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Dear Ribane: A message to you and the world

“But do you think it exists though?” asks a voice through the car radio. “Does witchcraft exist and if so, would you use it against someone?”

The radio was tuned into a talk show on one of those youth stations and the presenter had been discussing, amongst other things, witchcraft, traditional healers and black magic in the workplace. For the most part, the discussion was superficial and offensive, focussing almost exclusively on the various scenarios that would unfold in the event you decide to curse your co-workers. A cheap laugh while you’re stuck in traffic, really. There was one caller however, a young woman, who called in and spoke quite simply and clearly on spirituality and how it can manifest in the everyday. As it goes, she was casually dismissed by the presenter, but her words hung in the air for a good while after the show. As I sat down that day for a late lunch with the Ribane siblings, the words began to take shape.


Now if you’re a keen internet cruiser, culture consumer or the like, there’s a high chance you would have stumbled upon the Ribanes. They’re those three liquid magic individuals who routinely pioneer new ways of interpreting and acting out fashion, dance and music in our daily lives. There is the 27-year-old Manthe, the 26-year-old Tebogo, and the 22-year-old Kokona who mostly goes by Kay Kay. Together, they are Dear Ribane.

“The name came about through how we resonated with ourselves,” explains Kay Kay. Every time we work on something, we like to reflect so it’s more like a letter to ourselves and to our parents. The whole point of Dear Ribane is us writing our message and our daily journey to ourselves and to everybody else.”


It’s difficult to sum up – technically at least – a group like Dear Ribane. The three collectively spill over into the realms of dance, music, photography, fashion, art direction and then some. A super group of sorts who are continually looking ahead, visiting the past to reflect, and imbuing all that they do with a familial bond. “It means a lot,” says Manthe about their collective moniker. “Because whenever we think of our surname we think of our history and we realise that there are certain jobs or ideas we shouldn’t take on, so it really grounds us so well and we all appreciate that.”

“So that’s also part of the schedule – every week we’ve gotta learn about each other.”

The three are no strangers to the spotlight either. Their mother, a schoolteacher with a penchant for dance, inspired their creativity and passion for learning while their father, a big name in sports and entertainment, opened their eyes to the industry. Their first ever gig? Kay Kay says it was at the Rand Show. Tebogo thinks it was an Orlando Pirates and Kaizer Chiefs game. They eventually settle for Nelson Mandela’s 80th – a significant performance for the family. “It was our first time performing with different artists and dancers from Soweto and with other kids,” recalls Manthe. “When we got back home, our granny had made this big dinner for us to celebrate this big achievement so ja, it was a great one. After that it opened up new doors, and eventually we got into the media and commercial industry so from an early age, we were ready!”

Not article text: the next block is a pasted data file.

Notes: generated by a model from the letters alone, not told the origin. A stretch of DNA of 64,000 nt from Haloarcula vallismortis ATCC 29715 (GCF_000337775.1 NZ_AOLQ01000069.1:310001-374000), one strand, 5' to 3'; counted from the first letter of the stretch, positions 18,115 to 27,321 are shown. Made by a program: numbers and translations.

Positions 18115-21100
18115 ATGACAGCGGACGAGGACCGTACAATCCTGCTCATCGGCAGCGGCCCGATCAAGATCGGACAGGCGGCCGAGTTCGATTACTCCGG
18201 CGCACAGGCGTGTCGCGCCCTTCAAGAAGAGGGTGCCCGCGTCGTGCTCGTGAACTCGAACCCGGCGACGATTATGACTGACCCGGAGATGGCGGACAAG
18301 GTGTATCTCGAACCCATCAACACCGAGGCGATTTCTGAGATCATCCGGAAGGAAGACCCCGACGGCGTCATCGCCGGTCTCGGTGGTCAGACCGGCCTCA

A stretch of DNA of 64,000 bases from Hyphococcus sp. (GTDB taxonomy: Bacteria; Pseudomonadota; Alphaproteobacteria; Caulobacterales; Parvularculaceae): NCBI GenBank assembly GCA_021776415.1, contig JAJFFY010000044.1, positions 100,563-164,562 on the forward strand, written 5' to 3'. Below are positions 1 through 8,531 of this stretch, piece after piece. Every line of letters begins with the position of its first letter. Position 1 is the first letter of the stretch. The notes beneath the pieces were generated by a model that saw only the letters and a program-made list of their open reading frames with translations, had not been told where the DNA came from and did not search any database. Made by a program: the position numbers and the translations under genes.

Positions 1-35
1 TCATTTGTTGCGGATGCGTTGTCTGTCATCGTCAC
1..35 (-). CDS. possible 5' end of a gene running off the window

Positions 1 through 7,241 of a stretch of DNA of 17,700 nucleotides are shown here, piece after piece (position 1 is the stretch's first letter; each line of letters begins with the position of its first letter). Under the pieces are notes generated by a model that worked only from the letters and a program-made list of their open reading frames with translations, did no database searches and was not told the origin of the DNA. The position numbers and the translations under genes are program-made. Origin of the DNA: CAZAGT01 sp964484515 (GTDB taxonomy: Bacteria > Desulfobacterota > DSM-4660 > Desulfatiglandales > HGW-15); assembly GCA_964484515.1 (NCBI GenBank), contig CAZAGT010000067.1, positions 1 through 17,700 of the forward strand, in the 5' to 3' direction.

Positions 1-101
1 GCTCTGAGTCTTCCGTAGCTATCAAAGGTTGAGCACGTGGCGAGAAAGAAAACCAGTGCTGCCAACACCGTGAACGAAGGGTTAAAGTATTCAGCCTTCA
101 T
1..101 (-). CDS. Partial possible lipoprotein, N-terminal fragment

Since then the trio have gone on to perform internationally, get booked for some of the biggest local gigs and events, and regularly do their rounds on the internet through striking photoshoots, lookbooks, and other visual projects. They’re a busy bunch, the Ribanes. An average day in their shared household and creative station goes something like this:  

“Wake up, house chores!” states Tebogo. “On Mondays we always clean up our space and have a meeting for the week ahead. We’re always discussing new projects, new ideas, and checking in with one another too. Sometimes you get surprised you know? You can propose an idea that you thought was in everyone’s interests, but you find out it’s not and you end up learning more about each other every day. So that’s also part of the schedule – every week we’ve gotta learn about each other.”